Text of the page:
Police blunder (wrongful arrest)

Mark1960
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#36 Re: Police blunder (wrongful arrest)

Post by Mark1960 » 25 Sep 2015 09:14

Christ on a bike.

She's found another excuse to mention Thorton v Rossendales. :lol:

I reckon that she must be on some form of payment scheme with the bailiff industry, a payment for every time she mentions it.

What possible relevance that case has to this one though is anyone's guess.

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#37 Re: Police blunder (wrongful arrest)

Post by Mark1960 » 25 Sep 2015 09:45

& also Sheila, in the interests of clarity, the lady in the court case you are referring to asked for her thread to be removed ( to a private section) because Peter F was quoting from it.

It might help if you get your facts right before making these tiresome announcements

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#38 Re: Police blunder (wrongful arrest)

Post by theronstar » 25 Sep 2015 10:48

Mark1960 wrote:I'm referring to your case.

Unless anything further develops in this case, I consider it over.
I don't really know how to respond to your post. :shock:

I hope you never have to experience being waken up out of bed, roughed up, paraded into a 'stretch limo' and then left to ponder your wrongdoing in a police cell whilst awaiting your interrogation. Yes, let's consider this discussion over. Good day to you sir.

P.S. I think Sheila was referring to the likelihood of getting damages on the back of the 'tort of trespass'. Entirely different scenario but I guess it is the closest case law example available.

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#39 Re: Police blunder (wrongful arrest)

Post by Mark1960 » 25 Sep 2015 11:08

It's actually not the closest case law available.

Sheila is obsessed with that particular case and mentions it at every given opportunity. Her motive is to bump up the Google ratings.

The case was a huge success for the bailiff industry and one in the eye for those who try to help debtors. The fact that Sheila celebrates this result tells you everything you need to know about her.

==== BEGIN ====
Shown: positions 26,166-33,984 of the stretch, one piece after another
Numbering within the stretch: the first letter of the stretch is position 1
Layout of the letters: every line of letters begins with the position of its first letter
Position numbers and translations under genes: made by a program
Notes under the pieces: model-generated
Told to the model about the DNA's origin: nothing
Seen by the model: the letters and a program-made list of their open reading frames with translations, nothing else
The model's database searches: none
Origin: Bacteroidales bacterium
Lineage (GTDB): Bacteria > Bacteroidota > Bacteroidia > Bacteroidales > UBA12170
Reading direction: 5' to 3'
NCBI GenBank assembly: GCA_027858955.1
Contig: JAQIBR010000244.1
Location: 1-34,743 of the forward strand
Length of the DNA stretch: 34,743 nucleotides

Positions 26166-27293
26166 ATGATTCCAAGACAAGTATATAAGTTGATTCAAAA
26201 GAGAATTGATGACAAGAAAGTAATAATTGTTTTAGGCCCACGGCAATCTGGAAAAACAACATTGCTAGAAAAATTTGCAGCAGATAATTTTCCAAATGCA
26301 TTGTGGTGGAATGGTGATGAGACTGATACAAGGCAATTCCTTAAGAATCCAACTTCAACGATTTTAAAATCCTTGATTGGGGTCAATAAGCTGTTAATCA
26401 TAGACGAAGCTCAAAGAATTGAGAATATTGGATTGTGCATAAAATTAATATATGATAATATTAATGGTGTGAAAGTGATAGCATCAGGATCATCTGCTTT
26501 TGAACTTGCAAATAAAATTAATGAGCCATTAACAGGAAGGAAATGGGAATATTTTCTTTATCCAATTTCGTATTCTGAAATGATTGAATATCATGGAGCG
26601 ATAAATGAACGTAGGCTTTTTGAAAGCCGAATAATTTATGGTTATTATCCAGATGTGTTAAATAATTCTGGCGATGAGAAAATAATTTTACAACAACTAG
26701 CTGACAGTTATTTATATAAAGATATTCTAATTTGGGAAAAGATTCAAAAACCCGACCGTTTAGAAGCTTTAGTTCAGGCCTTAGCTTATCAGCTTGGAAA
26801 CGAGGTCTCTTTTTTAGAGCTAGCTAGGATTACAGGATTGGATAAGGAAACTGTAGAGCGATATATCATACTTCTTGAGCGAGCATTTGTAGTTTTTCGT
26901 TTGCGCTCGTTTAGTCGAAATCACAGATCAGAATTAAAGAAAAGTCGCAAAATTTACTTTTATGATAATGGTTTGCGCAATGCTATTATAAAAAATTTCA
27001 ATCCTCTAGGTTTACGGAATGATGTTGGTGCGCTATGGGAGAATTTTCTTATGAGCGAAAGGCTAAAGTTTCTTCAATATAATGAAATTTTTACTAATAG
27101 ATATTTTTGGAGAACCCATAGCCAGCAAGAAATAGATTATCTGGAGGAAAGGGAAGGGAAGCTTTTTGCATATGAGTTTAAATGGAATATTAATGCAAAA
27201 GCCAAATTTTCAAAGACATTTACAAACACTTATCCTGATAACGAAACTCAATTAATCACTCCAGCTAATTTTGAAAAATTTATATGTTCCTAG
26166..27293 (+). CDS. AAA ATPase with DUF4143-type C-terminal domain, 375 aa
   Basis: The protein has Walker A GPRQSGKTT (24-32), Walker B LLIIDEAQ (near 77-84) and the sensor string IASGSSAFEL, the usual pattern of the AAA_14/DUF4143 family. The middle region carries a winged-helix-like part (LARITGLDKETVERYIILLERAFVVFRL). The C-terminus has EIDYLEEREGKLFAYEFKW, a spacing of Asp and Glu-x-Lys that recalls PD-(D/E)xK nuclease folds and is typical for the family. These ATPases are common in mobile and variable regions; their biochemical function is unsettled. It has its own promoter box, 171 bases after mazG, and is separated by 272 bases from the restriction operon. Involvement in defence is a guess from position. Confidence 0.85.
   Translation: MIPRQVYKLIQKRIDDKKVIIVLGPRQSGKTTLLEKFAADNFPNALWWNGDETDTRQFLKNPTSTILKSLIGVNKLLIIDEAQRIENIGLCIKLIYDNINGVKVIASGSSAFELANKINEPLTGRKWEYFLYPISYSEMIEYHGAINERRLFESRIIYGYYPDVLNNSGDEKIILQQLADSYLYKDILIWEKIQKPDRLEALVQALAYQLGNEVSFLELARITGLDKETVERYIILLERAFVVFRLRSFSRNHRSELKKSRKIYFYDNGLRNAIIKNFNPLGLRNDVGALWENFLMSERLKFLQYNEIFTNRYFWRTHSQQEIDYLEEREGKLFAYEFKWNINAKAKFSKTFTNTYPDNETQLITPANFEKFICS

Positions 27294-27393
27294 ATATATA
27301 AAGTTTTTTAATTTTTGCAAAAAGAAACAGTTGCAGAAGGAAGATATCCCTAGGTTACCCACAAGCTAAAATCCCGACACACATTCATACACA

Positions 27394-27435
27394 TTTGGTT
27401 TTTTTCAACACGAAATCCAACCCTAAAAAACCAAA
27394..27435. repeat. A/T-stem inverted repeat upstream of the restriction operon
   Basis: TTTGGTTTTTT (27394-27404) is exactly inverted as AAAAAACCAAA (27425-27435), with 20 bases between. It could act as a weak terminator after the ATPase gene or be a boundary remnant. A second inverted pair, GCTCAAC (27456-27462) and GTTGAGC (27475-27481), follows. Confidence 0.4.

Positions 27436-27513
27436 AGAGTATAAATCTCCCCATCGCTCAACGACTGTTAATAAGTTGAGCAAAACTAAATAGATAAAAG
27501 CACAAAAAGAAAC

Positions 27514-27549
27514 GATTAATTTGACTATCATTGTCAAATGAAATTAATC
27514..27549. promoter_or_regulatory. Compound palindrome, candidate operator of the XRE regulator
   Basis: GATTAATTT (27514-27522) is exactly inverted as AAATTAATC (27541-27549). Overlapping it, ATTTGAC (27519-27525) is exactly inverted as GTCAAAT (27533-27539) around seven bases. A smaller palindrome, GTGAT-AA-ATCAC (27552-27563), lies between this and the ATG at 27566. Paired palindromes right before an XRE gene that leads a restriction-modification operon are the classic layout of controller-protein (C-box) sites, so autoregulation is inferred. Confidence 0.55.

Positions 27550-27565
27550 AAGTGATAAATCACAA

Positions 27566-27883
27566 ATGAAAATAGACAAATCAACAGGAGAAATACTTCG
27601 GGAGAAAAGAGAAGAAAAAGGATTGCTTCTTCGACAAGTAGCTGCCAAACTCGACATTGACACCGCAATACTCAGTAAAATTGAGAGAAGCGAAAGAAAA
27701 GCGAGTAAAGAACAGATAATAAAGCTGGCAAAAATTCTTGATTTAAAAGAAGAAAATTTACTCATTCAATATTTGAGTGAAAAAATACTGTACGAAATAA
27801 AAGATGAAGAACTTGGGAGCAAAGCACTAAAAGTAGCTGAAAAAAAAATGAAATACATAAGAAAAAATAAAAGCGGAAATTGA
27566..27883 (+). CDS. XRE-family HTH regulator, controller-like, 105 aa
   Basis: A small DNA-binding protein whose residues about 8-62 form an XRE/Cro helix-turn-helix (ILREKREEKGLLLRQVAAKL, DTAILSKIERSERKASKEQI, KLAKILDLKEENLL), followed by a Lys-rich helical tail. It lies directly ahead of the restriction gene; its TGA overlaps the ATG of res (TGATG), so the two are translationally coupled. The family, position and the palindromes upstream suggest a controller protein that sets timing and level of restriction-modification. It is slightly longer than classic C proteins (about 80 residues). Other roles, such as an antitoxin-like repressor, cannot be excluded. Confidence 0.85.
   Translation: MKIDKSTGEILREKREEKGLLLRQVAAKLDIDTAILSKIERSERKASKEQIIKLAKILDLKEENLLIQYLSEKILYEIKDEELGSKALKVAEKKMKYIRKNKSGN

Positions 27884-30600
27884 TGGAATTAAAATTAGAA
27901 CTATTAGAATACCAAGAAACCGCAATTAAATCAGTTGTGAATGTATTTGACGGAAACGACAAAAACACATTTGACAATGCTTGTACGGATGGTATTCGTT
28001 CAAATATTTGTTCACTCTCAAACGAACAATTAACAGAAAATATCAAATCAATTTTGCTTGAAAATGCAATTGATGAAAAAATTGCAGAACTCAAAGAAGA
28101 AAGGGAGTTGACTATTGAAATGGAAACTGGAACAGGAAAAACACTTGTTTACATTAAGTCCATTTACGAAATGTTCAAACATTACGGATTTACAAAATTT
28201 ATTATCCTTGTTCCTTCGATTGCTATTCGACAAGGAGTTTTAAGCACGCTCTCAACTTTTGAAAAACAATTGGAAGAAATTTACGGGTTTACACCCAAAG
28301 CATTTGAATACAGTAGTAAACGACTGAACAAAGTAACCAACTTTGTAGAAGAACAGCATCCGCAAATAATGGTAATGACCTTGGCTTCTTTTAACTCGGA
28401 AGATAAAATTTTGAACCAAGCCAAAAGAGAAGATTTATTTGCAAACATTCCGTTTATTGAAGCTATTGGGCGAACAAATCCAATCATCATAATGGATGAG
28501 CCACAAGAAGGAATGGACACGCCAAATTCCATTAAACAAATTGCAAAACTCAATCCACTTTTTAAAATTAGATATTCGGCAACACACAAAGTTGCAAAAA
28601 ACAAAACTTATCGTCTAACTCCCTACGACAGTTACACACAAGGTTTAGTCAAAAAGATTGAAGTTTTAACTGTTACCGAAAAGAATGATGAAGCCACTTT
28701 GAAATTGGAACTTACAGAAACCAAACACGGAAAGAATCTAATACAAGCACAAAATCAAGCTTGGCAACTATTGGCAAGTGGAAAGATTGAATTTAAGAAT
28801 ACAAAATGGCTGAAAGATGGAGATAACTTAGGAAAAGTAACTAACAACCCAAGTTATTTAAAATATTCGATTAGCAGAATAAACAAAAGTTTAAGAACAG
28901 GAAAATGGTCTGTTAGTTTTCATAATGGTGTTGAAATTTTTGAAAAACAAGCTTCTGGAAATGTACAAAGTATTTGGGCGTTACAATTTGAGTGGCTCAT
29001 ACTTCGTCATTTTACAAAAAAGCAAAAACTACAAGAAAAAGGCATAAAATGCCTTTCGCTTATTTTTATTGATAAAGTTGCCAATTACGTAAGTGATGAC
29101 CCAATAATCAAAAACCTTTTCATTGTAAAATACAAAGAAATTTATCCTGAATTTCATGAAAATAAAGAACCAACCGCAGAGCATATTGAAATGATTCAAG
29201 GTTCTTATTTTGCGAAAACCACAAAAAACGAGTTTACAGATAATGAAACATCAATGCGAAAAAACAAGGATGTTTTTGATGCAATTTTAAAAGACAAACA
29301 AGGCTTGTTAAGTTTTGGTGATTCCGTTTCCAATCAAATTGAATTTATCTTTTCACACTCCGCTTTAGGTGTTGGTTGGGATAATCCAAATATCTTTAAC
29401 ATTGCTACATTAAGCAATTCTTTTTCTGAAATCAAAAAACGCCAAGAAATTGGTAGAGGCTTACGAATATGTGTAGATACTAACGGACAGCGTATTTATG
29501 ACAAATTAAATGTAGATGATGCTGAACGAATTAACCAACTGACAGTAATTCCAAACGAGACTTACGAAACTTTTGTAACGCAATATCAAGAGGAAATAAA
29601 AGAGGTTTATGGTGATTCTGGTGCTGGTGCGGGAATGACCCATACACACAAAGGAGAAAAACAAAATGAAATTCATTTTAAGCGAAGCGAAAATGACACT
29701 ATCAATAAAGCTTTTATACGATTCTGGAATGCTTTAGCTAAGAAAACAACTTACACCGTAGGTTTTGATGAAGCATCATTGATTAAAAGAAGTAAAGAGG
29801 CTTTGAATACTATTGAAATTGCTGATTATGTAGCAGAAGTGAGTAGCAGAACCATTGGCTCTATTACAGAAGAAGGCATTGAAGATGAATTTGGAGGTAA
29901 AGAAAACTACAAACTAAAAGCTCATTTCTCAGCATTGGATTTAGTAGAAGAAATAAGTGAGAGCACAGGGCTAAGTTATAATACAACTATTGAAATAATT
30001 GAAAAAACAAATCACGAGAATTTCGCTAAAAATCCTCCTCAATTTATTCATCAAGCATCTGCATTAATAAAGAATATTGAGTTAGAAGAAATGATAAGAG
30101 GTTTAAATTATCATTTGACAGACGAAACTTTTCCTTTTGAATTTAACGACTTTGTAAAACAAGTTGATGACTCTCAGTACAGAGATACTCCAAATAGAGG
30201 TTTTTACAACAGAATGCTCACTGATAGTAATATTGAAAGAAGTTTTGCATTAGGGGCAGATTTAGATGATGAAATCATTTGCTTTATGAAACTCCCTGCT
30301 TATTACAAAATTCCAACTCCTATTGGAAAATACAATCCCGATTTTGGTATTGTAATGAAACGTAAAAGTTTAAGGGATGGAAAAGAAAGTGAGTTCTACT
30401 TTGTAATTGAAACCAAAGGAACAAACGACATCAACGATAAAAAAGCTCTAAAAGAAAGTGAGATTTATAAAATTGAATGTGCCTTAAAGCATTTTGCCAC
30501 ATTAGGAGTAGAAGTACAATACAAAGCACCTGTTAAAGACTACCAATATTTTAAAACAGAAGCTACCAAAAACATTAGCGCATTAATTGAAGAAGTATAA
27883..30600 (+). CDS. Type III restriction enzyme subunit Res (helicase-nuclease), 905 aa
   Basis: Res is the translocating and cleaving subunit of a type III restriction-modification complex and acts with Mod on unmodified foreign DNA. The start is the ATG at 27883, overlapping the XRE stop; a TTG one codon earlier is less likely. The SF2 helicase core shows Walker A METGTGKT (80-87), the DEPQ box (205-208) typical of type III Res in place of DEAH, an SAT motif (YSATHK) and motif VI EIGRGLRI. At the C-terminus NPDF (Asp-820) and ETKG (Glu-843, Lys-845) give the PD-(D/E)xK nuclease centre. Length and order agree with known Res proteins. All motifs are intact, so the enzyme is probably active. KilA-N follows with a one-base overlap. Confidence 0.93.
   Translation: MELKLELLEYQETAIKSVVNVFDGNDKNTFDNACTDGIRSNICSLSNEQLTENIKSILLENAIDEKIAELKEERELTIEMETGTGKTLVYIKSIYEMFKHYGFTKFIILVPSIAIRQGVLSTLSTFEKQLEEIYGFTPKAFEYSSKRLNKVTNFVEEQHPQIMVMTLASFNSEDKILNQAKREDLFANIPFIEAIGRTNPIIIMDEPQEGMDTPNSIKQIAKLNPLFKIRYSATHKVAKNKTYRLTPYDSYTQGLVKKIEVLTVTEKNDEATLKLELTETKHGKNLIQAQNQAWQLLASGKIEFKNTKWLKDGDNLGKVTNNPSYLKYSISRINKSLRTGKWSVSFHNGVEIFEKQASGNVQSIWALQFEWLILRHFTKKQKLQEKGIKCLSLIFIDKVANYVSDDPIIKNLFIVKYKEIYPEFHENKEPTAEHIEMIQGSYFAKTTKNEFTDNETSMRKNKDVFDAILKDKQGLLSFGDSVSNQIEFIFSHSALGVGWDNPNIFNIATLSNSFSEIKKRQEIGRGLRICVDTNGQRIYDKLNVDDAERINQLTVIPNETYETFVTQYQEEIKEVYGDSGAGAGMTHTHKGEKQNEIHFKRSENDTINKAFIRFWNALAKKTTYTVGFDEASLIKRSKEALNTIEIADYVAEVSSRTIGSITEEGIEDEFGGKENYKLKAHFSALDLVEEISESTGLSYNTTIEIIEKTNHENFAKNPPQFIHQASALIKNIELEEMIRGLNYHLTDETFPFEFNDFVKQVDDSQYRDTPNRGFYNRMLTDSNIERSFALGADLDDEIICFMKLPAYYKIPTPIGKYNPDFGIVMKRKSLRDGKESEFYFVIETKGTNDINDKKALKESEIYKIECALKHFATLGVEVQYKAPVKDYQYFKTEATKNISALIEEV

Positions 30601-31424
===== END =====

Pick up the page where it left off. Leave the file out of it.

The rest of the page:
Good to you, too sir

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#40 Re: Police blunder (wrongful arrest)

Post by Pote Snitkin » 25 Sep 2015 12:12

At least we're being civil, sir.

:mrgreen:
On 29/07/17, Compo said "If you are interested I actually typed the word label. My spell checker interpreted it as liable" Discuss.

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#41 Re: Police blunder (wrongful arrest)

Post by Mark1960 » 25 Sep 2015 12:38

What a surprise-she's starting a new thread :lol:

Why is she so obsessed with figures viewing her posts? Does anyone else care about the Thorton case apart from her?

Is there any need for yet another thread about this, especially given that the case is irrelevant post April 2014.

Last time she "started a new thread" on this, the regulars moaned & PT told her that it had been done to death many times and that there was no need for yet another one. Why this idiotic, obsessed old dinosaur thinks that it will be any different this time is anyone's guess

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#42 Re: Police blunder (wrongful arrest)

Post by Pote Snitkin » 25 Sep 2015 14:03

Those 'extra views' will be her refreshing the page over and over.
On 29/07/17, Compo said "If you are interested I actually typed the word label. My spell checker interpreted it as liable" Discuss.

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#43 Re: Police blunder (wrongful arrest)

Post by theronstar » 09 Oct 2015 12:54